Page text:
What To Do With Your House When You Get Divorced
So you’re going through a divorce.
I feel ya.
I was there at the age of 40, with three young children, having just moved 1000 miles away from my hometown of Boston to Atlanta.
My entire support network, including my parents and four brothers and sisters-in-law, were all up North.
I was a stay-at-home mom, now learning to navigate being single, how to not screw up my children completely, where to live and what to do with my life to earn a living.
Here's one thing I did know:
I did not want the 6,000 sq ft house in the country club as I knew I wouldn’t be able to afford it.
At the time, I’m pretty sure we were upside down with the value as we totally overpaid when we relocated here.
Thankfully my now ex-husband wanted to keep the house.
How to divide property during a divorce.
The whole “what’s yours and what’s mine” can get very sticky and emotional.
If we just viewed the house as “real estate” it might make it a little easier.
However, the house tends to be a foundational element in the relationship as most couples buy their first home together.
Laws differ from state to state, but the 3 most common ways of dividing real estate in a divorce are:
- Sell the house & divide the equity
- One person buys out the other
- The couple decides to defer the sale to a later date
Sell the house and divide the equity
This is the most common route to take.
The home is put on the market and after the sale, all expenses, from the mortgage to the taxes, are paid off and the remaining equity is split between the two parties.
Buyout your spouse
Refinancing is the best method here.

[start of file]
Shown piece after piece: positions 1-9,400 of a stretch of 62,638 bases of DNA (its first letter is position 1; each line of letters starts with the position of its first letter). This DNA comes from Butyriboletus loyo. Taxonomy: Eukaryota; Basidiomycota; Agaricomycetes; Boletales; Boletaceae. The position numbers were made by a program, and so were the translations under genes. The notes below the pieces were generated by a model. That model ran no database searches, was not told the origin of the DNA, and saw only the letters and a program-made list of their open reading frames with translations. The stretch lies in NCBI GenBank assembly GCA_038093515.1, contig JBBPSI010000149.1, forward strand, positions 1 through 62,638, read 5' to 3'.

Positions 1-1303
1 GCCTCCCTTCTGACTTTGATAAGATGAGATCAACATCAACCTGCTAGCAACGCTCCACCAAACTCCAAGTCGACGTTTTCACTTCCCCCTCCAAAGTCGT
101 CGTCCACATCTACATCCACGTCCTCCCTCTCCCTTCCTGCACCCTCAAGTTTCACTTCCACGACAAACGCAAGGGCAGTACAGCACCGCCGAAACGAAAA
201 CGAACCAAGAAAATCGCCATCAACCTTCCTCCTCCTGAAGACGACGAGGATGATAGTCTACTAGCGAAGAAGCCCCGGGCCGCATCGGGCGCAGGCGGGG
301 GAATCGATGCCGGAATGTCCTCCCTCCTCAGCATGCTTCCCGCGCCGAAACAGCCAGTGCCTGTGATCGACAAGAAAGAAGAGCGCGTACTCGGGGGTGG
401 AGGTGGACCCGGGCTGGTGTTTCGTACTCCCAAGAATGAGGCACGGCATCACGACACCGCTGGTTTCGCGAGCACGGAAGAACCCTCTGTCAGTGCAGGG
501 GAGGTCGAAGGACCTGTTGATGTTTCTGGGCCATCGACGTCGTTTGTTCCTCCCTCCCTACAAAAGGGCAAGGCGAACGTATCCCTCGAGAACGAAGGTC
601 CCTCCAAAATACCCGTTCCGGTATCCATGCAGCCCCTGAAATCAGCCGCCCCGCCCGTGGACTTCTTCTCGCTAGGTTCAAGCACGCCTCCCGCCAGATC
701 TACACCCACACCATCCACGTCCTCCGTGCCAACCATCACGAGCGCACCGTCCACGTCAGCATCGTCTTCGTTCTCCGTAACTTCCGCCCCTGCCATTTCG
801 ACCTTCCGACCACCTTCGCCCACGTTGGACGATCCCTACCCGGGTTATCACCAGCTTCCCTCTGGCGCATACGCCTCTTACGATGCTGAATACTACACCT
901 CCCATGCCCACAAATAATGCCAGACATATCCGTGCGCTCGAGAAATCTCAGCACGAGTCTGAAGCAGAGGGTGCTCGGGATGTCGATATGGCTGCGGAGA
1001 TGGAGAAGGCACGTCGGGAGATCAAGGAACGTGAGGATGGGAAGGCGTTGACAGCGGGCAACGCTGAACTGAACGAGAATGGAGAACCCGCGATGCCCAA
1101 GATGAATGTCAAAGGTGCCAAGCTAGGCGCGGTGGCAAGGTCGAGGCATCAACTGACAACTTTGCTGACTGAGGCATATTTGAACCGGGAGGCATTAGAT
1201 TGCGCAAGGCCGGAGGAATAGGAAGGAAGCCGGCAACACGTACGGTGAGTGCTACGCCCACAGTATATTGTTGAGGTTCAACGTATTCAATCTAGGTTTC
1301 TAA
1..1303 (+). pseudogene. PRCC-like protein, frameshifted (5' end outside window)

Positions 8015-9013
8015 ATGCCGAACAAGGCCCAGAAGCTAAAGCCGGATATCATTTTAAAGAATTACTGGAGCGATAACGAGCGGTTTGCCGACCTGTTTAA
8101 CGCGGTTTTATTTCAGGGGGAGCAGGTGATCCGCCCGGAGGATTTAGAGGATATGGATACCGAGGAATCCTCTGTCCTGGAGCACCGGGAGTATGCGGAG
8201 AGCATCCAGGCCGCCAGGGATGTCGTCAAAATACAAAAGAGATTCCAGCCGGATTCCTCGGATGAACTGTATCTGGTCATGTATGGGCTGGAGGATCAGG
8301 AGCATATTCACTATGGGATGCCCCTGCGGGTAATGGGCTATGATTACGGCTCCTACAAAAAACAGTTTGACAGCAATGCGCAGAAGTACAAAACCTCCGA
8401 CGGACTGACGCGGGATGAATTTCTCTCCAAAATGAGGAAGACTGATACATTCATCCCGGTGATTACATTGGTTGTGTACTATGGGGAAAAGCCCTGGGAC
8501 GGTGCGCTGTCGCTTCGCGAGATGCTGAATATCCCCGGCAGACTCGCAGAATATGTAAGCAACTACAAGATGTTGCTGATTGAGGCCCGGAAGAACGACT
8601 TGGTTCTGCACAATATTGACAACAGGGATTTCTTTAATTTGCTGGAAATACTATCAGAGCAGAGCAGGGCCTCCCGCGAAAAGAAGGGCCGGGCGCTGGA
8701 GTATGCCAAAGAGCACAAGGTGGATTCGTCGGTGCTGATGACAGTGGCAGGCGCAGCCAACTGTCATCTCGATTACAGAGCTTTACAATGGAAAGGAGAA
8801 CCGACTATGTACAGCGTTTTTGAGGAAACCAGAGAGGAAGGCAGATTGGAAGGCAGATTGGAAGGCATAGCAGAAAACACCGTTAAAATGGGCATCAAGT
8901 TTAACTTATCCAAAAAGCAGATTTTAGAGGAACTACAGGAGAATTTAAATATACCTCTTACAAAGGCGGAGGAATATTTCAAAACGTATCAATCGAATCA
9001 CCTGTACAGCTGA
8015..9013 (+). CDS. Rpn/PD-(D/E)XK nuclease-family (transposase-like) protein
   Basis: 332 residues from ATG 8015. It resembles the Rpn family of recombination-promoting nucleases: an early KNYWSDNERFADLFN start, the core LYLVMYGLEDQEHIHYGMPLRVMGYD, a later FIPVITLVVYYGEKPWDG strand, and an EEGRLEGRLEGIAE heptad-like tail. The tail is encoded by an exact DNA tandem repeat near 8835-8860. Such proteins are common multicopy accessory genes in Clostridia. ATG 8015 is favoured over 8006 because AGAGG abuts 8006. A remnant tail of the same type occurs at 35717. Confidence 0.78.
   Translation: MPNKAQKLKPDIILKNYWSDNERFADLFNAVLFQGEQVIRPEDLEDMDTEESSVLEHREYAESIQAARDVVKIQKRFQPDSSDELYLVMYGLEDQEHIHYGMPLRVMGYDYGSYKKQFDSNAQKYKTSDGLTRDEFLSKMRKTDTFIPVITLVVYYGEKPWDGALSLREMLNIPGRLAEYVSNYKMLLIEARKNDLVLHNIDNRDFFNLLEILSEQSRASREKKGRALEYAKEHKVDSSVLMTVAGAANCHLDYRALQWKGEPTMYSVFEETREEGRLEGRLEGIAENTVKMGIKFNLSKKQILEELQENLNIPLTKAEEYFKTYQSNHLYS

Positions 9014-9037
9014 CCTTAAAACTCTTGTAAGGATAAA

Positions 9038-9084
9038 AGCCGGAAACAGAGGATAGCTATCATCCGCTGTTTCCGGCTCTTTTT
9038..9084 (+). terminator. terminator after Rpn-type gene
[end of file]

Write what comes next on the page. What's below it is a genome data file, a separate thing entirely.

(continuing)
It removes the other party from the mortgage, pays off the mortgage debt, and frees up cash for the buyout.
Keep in mind that the party who is keeping the house will have to be able to qualify for a mortgage with one income.
It’s recommended you get more than one appraisal to ensure you’re getting an accurate value of the house.
Defer the sale to a later date
This option isn’t that common but circumstances such as upheaval with children or if the couple owes more than the home is worth at the time of the divorce, it can work.
But you must have clear communication about expectations.
The party who stays in the house must make mortgage payments on time in order for the other party to not be affected.
Also there are capital gains taxes to consider down the line.
When the home is sold, you can both exclude $500,000 of the gain from the sale ($250,000 each) provided you both meet the “ownership and use tests”.
This states that both people own the house AND that both have lived at the house for two of the last five years before the sale. Otherwise, the one who has moved out forfeits the gain exclusion.
The bottom line
Consult with an attorney and a tax specialist before any decisions are made about the division of real estate.
Protect yourself and your investment with sound advice from the professionals who work in the divorce space.
Hope this was helpful!
Georgia Real Estate Agent
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